Debra Prinzing

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Inspiration for the mind, heart and spirit

October 3rd, 2009

Garden Writers Association Annual Symposium, Part III:

Lotuses thrive in the sultry Southern heat at the Sarah P. Duke Gardens in Raleigh

Lotuses thrive in the sultry Southern heat at the Sarah P. Duke Gardens in Raleigh

 Thursday morning kicked off with our keynote speaker Dr. Lowell Catlett, a fascinating economic futurist who really put things into perspective in his talk, “The Greening of America.” Dr. Catlett tailored his remarks to our profession and totally blew the audience away. We were inspired and challenged (in a good way) to rethink our definition of “green” and “sustainable” lifestyle choices.

You can find several clips of Dr. Catlett’s lectures on YouTube, so check him out. He ended the lecture with this charge: “Do not sell people products and services. Sell them dreams.” It resonated, because we know that seeking and creating beauty in our surroundings is a basic human desire. If you didn’t make it to the symposium, Dr. Catlett’s lecture is one CD to purchase and listen to.

Love the gothic gates at the entry to Duke Gardens; made of metal but inspired by stained glass

Love the gothic gates at the entry to Duke Gardens; made of metal but inspired by stained glass

After the morning workshop sessions and a working lunch at the trade show, we hopped on buses for the first of three days of garden touring.

Thursday was the hottest, most humid day during the conference, so I have mixed memories from our late afternoon tour of the Sarah P. Duke Gardens.

Canna tropicana and a cluster of coleus, backlit in the afternoon sun

Canna tropicana and a cluster of coleus, backlit in the afternoon sun

The 55-acre public garden graces the campus of Duke University and features several special areas, including a formal Italianate-style terrace garden planted with an explosion of colorful tropicals, annuals and woody plants. I spent a lot of time here and was drawn to the twin historic stone structures. Not quite sheds, but shed-like for sure.

I love the placement of these round millstones providing transit across the pond

I love the placement of these round millstones providing transit across the pond

I then escaped to the shade with a few friends walking through the understory of the H.L. Blomquist Garden of Native Plants. Filled with more than 900 varieties of regional natives, it was a beautiful and serene enclave. It was especially fun to hang out here with Nan Sterman, aka PlantSoup, my symposium roommate and Duke University alum. She spent a lot of time studying plants as a biology undergrad, so I had a personal narrative to connect to this amazing place.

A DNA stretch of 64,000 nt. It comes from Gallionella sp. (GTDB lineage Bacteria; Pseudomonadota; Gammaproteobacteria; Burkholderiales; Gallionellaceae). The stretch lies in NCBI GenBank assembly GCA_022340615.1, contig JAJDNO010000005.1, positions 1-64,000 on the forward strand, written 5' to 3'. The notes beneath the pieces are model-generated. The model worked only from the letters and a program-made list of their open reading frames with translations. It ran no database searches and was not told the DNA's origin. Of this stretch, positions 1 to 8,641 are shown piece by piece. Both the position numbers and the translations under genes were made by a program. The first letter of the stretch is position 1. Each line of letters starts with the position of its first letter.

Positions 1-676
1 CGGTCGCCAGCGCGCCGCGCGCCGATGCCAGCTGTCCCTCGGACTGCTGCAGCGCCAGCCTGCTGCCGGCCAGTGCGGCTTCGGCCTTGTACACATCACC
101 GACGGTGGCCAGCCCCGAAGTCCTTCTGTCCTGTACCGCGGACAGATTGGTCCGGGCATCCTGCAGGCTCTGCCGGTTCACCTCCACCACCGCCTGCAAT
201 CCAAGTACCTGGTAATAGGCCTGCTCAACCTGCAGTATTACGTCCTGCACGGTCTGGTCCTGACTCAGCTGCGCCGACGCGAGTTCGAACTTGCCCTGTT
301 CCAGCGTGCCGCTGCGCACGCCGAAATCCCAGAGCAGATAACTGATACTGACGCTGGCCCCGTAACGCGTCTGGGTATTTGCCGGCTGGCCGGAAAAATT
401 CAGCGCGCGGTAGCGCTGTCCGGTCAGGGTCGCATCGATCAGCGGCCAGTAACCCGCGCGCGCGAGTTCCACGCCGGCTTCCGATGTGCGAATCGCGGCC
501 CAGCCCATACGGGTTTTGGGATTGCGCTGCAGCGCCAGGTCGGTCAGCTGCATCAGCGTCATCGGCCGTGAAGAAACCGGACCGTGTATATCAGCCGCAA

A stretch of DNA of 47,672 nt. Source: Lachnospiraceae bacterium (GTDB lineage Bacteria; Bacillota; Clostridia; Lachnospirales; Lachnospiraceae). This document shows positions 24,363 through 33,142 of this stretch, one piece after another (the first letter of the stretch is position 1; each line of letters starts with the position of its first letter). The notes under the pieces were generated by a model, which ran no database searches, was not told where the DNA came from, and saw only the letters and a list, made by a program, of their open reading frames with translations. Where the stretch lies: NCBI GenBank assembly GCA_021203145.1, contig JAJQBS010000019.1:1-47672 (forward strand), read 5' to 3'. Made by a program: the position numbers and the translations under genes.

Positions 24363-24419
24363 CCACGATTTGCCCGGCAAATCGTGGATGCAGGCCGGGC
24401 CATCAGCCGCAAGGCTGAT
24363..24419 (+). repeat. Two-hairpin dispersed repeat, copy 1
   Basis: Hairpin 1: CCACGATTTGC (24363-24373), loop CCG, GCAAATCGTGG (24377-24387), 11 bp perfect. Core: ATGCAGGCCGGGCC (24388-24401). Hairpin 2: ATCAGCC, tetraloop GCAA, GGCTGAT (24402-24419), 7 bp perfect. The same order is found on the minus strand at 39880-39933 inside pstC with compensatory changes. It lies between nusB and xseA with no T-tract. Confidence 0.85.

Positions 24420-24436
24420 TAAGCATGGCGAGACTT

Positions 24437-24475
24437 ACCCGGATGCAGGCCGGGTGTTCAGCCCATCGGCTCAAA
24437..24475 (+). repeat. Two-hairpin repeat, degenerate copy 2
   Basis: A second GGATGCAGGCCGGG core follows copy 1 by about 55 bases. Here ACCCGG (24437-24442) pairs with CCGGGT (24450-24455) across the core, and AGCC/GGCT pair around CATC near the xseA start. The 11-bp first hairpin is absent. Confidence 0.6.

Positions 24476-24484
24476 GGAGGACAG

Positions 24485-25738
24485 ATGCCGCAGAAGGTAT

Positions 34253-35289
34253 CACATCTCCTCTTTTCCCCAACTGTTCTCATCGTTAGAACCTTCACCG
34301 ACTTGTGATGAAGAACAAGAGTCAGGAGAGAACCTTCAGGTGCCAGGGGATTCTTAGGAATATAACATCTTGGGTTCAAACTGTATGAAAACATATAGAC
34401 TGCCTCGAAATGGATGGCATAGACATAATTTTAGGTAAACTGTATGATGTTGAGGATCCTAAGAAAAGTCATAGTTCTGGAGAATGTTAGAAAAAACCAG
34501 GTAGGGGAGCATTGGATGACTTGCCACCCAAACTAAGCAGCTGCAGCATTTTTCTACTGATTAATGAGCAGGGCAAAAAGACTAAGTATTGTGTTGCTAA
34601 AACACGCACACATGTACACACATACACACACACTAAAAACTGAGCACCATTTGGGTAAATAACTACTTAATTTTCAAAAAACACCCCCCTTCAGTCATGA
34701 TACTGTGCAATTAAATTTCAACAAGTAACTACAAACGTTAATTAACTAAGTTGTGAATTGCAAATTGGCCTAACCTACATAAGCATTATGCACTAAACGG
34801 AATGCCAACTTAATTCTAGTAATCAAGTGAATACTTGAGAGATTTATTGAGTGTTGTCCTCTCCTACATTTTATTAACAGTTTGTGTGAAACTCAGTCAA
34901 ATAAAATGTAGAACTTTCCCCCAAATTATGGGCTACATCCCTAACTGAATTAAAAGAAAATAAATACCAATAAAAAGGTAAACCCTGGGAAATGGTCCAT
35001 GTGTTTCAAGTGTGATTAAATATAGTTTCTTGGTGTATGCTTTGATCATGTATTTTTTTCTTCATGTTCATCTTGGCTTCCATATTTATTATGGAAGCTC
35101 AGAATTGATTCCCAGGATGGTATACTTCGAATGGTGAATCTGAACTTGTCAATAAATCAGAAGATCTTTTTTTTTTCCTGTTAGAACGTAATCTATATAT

We experienced that languishing, Southern state of mind, what with the heat, the humidity, the sun and the sleep deprivation from staying awake late the night before and getting up early in the morning.

Dreamy, visually restful: the Virtue Peace Pond

Dreamy, visually restful: the Virtue Peace Pond

A buffet dinner led to some fabulous conversations with new friends, despite the climatic challenges (it was all I could do NOT to throw myself into the “Virtue Peace Pond” to cool off – seriously). Those water lilies, lotuses and other water-loving plants looked so much happier than the humans seated around the pond’s perimeter.

Most memorable that evening were two conversations my good friend (and collaborator) David Perry of A Photographer’s Garden Blog and I had with Susan Reimer, garden and op-ed (!) columnist and “Garden Variety” blogger for the Baltimore Sun, and later with Rizaniño “Riz” Reyes , an up-and-coming plantsman, horticulturist and designer from Seattle. I recall sharing a table (and prior conversation) with Riz at a Northwest Perennial Association event several years ago. Inspiring to know him – and new friend, to be sure. Here are some more glimpses, faces and gardens from the afternoon’s event: 

Drifts of ornamental grass spill onto the path in the terrace garden

Drifts of ornamental grass spill onto the path in the terrace garden

Judy Lowe and Mary Ann Newcomer compared their nifty zipper-bags

Judy Lowe and Mary Ann Newcomer compared their nifty zipper-bags

Shed spotting: One of two stone structures in the historic terrace garden

Shed spotting: One of two stone structures in the historic terrace garden

The Plurkettes: Mary Ann, Carol, Cindy and Dee

The Plurkettes: Mary Ann, Carol, Cindy and Dee

Carol, Cindy and Dee photographing me, photographing them (silly, I know)

Carol, Cindy and Dee photographing me, photographing them (silly, I know)

Over-the-top tropical display (at the center of the rose garden!)

Over-the-top tropical display (at the center of the rose garden!)

I did grab the special take-home plant, a Japanese plum yew bred at Duke, called Cephalotaxus harringtonia ‘Duke Gardens’. It’s in a tiny 2-inch pot, but it will have fun living in a container on my covered front porch, a reminder of North Carolina.

2 Responses to “Inspiration for the mind, heart and spirit”

  1. Riz Reyes Says:

    What did we chat about at that NPA Event?? LOL

    What a treat it is to know you! **MUAH!** (online smooch….H1N1 free!!)

    I loved these gardens and that yummy, though overly sweet, lemonade!

    R
    .-= Riz Reyes´s last blog ..Brr…not ready for fall. But these beauties sure were! =-.

  2. Dee/reddirtramblings Says:

    Sometimes, silly is the best of all. I was so hot that day, and I don’t mean sexy. LOL!~~Dee
    .-= Dee/reddirtramblings´s last blog ..Do you know what day this is? (Hint: gifts are involved!) =-.

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